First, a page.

There are many parameters to evaluate in assessing patients during the physical exam.¬† Adults and foals differ in some respects of the physical exam, which will be covered in the following information.¬† As an attendant it is very important that this be a thorough exam as the technicians and doctors will rely on you to keep them updated on any changes in the patient‚Äôs status.¬† Remember that these patients have problems that are significant enough to warrant watching them around the clock.¬† This means that at any time the situation could change and your most important responsibility is to be alert and pick up on these changes as soon as they can be identified.¬† Often times these patients will look like nothing is happening, but indeed their bodies are trying to cope and deal with their injuries or illness.¬† Our best hope at assisting these patients back to health is in decisive and early detection of the problems they are having along with quick adjustments in treatments and therapies when the conditions change.¬† We are a team and these patients‚Äô lives may depend heavily on this team‚Äôs ability to work well together.
The exam starts before you touch the animal: where is the horse in the stall?¬† Is he in the back corner and unresponsive or is she in the front of the stall alert and observing the activity in the barn?¬† Does he have shavings on him that may indicate that he‚Äôs been down rolling or simply lying comfortably in sternal? Is he spending to much time lying down in the stall? Are their paw marks in the stall?¬† Are the shavings pushed to the sides as if the horse has been circling?¬† Is he eating his hay and grain and if so is he doing this aggressively or just passively nibbling?¬† Is she drinking water?¬† How is the horse standing? Is she standing square with all four feet under the body equally or is one foot pointed in front of the other?¬† Is the horse bearing full weight on all legs?¬† If not be sure to indicate in the history which leg seems to be the problem.¬† Is the horse rocking back onto its back legs when he moves or specifically when he turns?¬† What is the horse‚Äôs facial expression?¬†¬† Is he depressed, alert, frightened, relaxed?¬† Is the horse grinding its teeth?¬† Does¬† he hold his head normally, and are the ears erect and moving normally?¬† Does he have any ocular discharges?¬† Is the animal holding both eyes open normally?¬† Does the animal have any nasal discharge or do you hear any coughing?¬† If there is an abnormal discharge?¬† If so note the color and consistency of the secretions.¬† Does the animals muzzle deviate in an abnormal way and is it warm or cold?¬† Is the animal urinating a normal amount and what is the consistency of the manure.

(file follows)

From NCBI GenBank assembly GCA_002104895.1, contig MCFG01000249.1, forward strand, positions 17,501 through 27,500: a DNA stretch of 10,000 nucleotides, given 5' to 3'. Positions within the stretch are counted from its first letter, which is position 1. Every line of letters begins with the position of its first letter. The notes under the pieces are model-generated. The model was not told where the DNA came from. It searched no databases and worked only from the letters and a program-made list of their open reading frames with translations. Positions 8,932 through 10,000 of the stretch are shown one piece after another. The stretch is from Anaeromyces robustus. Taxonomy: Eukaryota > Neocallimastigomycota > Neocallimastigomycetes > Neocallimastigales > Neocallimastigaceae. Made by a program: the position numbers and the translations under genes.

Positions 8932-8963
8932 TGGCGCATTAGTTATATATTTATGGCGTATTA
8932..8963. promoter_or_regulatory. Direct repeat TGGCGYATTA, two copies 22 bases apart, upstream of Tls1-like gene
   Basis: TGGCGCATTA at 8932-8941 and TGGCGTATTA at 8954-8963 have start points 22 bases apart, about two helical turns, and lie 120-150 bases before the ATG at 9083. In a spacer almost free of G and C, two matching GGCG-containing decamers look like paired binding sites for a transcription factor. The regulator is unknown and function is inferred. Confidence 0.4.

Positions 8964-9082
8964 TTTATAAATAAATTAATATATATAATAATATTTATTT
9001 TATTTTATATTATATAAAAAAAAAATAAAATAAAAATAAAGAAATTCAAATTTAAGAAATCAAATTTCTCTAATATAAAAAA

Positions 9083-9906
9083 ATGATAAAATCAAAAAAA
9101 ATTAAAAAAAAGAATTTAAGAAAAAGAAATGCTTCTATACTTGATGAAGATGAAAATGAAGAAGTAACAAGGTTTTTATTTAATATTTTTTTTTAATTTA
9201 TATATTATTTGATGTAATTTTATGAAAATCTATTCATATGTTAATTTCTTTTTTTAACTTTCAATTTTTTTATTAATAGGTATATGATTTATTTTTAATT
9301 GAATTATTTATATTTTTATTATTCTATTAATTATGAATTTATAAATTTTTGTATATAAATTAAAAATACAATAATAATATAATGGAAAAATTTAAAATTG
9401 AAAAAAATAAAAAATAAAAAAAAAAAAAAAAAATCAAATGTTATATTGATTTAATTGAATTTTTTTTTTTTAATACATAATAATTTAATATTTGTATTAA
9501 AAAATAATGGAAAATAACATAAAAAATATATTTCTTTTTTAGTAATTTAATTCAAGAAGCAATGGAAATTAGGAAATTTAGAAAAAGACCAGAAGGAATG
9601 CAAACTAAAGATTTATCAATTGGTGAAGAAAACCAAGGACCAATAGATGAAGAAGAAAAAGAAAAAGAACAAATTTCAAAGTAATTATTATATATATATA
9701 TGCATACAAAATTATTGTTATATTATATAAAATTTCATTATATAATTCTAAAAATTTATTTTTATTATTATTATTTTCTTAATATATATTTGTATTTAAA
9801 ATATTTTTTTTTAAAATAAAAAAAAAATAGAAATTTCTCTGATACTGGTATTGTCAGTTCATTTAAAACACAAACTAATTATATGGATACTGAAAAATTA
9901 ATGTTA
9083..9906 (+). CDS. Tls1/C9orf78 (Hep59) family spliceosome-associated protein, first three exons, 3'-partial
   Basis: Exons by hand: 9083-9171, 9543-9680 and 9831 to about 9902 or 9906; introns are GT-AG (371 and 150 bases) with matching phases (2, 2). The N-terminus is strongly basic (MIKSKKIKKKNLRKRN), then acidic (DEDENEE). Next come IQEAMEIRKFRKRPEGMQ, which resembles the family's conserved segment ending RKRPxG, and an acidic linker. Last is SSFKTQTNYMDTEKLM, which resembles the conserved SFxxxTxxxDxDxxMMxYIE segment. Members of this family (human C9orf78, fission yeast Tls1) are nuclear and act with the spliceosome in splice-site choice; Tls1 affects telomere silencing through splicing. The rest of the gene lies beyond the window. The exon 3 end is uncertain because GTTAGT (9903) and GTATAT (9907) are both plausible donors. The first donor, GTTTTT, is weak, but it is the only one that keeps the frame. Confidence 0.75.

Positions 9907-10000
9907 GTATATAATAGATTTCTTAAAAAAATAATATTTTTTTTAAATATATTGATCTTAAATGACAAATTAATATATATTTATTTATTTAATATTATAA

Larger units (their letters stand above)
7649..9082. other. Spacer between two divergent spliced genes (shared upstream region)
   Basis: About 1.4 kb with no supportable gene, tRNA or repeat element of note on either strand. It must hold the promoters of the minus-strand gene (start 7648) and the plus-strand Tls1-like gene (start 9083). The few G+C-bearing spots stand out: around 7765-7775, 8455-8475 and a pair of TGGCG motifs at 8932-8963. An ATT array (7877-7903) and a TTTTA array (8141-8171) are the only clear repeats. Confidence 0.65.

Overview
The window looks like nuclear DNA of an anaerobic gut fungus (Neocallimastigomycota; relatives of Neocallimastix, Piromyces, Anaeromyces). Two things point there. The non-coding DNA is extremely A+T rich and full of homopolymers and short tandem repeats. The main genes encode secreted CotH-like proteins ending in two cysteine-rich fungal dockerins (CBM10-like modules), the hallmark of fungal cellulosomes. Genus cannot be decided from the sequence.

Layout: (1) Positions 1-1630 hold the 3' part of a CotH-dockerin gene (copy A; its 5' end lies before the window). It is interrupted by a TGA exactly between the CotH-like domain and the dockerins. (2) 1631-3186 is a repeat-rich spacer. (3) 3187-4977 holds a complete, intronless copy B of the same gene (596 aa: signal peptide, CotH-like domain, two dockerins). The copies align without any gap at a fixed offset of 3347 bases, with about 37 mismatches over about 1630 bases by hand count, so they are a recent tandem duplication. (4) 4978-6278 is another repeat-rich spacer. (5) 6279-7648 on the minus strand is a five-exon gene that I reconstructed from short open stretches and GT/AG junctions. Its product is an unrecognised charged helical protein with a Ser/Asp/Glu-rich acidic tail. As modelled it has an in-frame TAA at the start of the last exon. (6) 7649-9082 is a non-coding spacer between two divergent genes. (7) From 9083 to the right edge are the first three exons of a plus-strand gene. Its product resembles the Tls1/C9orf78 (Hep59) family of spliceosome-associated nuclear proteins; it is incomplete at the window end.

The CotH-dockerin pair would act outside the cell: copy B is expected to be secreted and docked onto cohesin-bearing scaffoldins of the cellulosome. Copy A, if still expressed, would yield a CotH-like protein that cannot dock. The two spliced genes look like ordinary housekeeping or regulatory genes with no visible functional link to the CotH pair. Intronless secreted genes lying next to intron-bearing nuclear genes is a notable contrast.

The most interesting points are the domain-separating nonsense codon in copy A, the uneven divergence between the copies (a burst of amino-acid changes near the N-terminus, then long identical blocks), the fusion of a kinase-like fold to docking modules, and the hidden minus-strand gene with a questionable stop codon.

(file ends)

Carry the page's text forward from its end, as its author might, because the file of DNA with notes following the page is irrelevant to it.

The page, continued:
Observation skills are quite important and it requires a lot of practice to mentally ask yourself these questions.¬† These are all important things to note, making all abnormalities clearly noted in the patients chart.¬† Once you have the patient haltered and tied you will start the hands on physical part of the exam.
Normal mucous membranes are pale pink to pink in color and moist to the touch.¬† If an animal has very dry gums this could be an indication of dehydration.¬† Press your finger against the surface of the mucous membranes in the horses‚Äô mouth for 2-3 seconds.¬† The gums will blanch (turn white) as the blood supply is compressed.¬† When you remove your finger, observe in seconds how long it takes the membranes to return to normal color. Normal capillary refill time is about¬† two seconds.